SALT LAKE CITY — The Utah Attorney General's Office filed a lawsuit Thursday against the Department of the Interior and Department of Agriculture, claiming the agencies' strategy to disallow new mining on or near greater sage grouse habitats is a breach of "numerous federal laws and regulations."
The lawsuit in U.S. District Court seeks an order voiding the federal government's land-use plan amendments submitted last year that would directly prohibit new hard rock mining on 233,300 acres in Utah.
"The state of Utah claims that the 2015 federal plan amendments disregarded the hallmark of federal land management — multiple use and sustained yield — and impose contradictory and often unnecessary restrictions on all activities in or near the habitat," Utah Attorney General's Office spokeswoman Missy Larsen said in a statement.
In April 2013, Gov. Gary Herbert introduced the state's own plan to conserve the greater sage grouse, which would focus largely on preserving the species in 13 specially designated management areas. Despite that effort to establish a conservation plan at the state level, the federal government in May 2015 unveiled a series of species protection initiatives that affected 10 Western states and amounted to an improper "overthrow" of the state plans, the attorney general's office claims.
“The Utah Attorney General’s Office and Utah’s Public Lands Policy Coordination Office were thrust into action just months ago when the Department of the Interior and Agriculture issued the mandatory management plan amendments completely disregarding land-use agreements and Utah’s sage grouse conservation historical success,” Utah Attorney General Sean Reyes said in a statement. “This unprecedented action has jeopardized conservation of the species and reasonable public use of the land in Utah.”
State government officials have said they trusted that Utah's conservation plan would prevent the greater sage grouse from being listed as an endangered species, a designation that would enact significant limits on development, grazing and other economic activities. However, the federal conservation strategy enforces many of the same economic burdens associated with an endangered species listing, Herbert said Thursday.
“The 2,000 pages of new regulations recently imposed by the federal government are in many ways more restrictive than an Endangered Species Act designation," the governor said in a statement. "This one-size-fits-all decision does not reflect the tremendous diversity in greater sage grouse habitats across the West. Today’s action by the state will allow greater flexibility in protecting this unique species while allowing reasonable economic growth in rural Utah."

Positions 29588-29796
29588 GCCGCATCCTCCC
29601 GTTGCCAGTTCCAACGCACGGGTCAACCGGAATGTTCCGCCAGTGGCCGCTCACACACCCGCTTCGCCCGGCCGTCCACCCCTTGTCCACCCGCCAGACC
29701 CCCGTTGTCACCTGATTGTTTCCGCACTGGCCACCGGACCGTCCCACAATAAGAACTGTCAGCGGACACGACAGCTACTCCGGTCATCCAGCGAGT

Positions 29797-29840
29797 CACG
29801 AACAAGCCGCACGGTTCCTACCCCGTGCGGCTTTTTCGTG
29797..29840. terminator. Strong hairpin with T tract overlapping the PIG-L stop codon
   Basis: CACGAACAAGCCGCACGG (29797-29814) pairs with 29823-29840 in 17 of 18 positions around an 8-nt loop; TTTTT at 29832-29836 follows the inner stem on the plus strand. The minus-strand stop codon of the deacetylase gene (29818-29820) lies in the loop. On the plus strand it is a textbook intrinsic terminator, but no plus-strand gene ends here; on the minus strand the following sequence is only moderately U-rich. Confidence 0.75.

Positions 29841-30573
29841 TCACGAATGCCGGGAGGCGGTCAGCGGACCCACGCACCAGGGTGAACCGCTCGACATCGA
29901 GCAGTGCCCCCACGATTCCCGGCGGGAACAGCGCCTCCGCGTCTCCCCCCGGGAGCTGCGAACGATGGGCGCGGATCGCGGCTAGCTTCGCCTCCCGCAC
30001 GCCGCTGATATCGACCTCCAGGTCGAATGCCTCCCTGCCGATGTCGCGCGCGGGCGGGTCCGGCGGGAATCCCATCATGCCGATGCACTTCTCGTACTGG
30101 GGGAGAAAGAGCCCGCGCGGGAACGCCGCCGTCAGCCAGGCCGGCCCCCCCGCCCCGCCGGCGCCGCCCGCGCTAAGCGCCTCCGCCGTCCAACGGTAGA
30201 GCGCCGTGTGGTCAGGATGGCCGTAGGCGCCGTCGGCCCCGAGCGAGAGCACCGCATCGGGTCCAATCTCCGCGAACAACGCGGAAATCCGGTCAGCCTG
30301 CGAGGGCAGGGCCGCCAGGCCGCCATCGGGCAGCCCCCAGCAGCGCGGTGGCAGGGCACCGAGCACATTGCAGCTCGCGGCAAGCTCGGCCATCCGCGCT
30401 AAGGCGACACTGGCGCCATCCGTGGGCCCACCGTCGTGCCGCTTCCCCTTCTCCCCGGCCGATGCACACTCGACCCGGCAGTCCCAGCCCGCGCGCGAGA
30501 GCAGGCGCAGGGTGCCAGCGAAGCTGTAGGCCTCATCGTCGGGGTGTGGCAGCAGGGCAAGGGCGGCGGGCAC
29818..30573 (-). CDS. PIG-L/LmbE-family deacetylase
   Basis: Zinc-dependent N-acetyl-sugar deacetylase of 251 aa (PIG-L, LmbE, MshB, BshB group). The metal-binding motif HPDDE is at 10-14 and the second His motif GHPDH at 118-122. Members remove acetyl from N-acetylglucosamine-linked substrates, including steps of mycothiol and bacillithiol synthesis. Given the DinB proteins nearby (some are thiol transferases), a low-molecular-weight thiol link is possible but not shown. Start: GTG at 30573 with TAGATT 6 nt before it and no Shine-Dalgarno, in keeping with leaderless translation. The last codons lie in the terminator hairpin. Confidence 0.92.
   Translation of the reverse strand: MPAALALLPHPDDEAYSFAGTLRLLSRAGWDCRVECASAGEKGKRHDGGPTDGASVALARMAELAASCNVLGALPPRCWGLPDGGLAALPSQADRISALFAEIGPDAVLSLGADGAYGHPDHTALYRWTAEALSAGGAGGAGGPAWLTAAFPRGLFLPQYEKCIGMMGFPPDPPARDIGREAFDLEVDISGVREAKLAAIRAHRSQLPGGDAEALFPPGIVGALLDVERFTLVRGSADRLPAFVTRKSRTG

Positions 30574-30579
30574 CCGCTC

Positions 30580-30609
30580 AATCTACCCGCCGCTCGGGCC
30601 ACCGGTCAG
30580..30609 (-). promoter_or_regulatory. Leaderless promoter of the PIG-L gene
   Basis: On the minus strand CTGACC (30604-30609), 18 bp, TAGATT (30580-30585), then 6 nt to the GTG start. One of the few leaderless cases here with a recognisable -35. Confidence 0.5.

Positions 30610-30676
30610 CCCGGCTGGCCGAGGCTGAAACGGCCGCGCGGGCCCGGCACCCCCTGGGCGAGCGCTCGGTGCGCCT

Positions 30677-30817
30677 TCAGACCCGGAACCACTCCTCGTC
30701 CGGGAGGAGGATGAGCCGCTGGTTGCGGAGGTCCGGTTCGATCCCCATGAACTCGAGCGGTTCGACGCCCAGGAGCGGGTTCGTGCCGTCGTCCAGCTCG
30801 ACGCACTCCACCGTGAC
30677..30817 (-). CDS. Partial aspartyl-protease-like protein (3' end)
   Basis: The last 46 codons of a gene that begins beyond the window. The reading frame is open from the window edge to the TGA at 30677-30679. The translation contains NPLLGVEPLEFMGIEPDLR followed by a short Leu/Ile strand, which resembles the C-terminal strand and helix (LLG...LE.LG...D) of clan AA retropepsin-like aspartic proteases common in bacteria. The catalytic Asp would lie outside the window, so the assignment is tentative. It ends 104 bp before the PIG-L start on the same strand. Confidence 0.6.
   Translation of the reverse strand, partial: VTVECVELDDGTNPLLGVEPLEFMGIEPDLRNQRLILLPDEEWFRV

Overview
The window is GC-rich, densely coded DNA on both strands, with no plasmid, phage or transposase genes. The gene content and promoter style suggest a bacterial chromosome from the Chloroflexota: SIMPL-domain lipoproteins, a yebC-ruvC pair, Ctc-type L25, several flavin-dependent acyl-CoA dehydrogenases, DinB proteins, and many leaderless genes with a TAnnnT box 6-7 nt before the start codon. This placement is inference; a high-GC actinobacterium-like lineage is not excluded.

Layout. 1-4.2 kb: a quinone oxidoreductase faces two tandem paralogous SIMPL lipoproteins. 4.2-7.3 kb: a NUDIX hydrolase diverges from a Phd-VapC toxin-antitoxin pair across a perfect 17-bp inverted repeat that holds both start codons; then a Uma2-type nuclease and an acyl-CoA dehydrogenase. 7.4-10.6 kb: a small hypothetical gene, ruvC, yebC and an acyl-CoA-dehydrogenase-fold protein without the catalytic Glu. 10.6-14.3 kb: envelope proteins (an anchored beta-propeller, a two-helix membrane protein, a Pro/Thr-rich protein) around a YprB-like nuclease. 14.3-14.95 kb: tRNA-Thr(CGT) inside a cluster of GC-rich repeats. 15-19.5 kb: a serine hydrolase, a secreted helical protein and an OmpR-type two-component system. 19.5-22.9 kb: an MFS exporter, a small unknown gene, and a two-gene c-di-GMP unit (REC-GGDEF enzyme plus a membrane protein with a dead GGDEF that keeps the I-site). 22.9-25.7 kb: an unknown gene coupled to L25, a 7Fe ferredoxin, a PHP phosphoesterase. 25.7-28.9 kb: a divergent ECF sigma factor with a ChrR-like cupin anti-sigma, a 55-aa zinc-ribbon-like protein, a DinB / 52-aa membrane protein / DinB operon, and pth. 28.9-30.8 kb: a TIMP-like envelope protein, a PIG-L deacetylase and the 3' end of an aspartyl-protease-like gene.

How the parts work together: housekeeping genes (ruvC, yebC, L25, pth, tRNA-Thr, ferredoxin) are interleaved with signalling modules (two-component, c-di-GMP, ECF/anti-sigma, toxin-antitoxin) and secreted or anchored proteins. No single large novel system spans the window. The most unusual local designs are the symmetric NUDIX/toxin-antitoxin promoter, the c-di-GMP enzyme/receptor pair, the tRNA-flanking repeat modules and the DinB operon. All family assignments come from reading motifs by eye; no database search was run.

Herbert said the state's efforts to protect the greater sage grouse have worked.
“As a state, Utah is better positioned to manage our sage grouse population than the federal government," he said. "Utah has adopted a strong conservation plan. (It) has resulted in the restoration of more than 500,000 acres of sage grouse habitat and a significant growth in sage grouse populations. It is unfortunate that the federal government has decided to reject this successful plan.”
The state's lawsuit alleges that preserving the greater sage grouse has received extensive attention in Utah over the past 50 years, resulting in a slight increase in the bird's population within the state over that time. About 8 percent of the half-million or so greater sage grouse in the West reside in Utah, state officials have said.
Sens. Orrin Hatch and Mike Lee and Rep. Rob Bishop, all R-Utah, commended the lawsuit Thursday, saying the federal conservation strategy has more to do with a power struggle over land use than conservation of the greater sage grouse.
The Bureau of Land Management and U.S. Forest Service, which both fall under the parent departments named in the lawsuit by the state of Utah, 10 million total acres of Western land as off-limits to new hard rock mining as part of the federal conservation strategy introduced last year. In Utah, the new mining ban would impact federal lands in northwestern Box Elder County and northern Rich County.
National mining leaders last month criticized the proposal, calling it confirmation that President Barack Obama's federal administration is hostile to their industry. A BLM official countered, saying restrictions on such land use would protect against the future temptation to disregard the greater sage grouse in favor of mining operations because of improved extraction technology or changes in market conditions.
Federal officials have previously emphasized that rights to existing coal mining and oil and gas production, among other economic activities, would continue to be recognized under the conservation plans unveiled last year.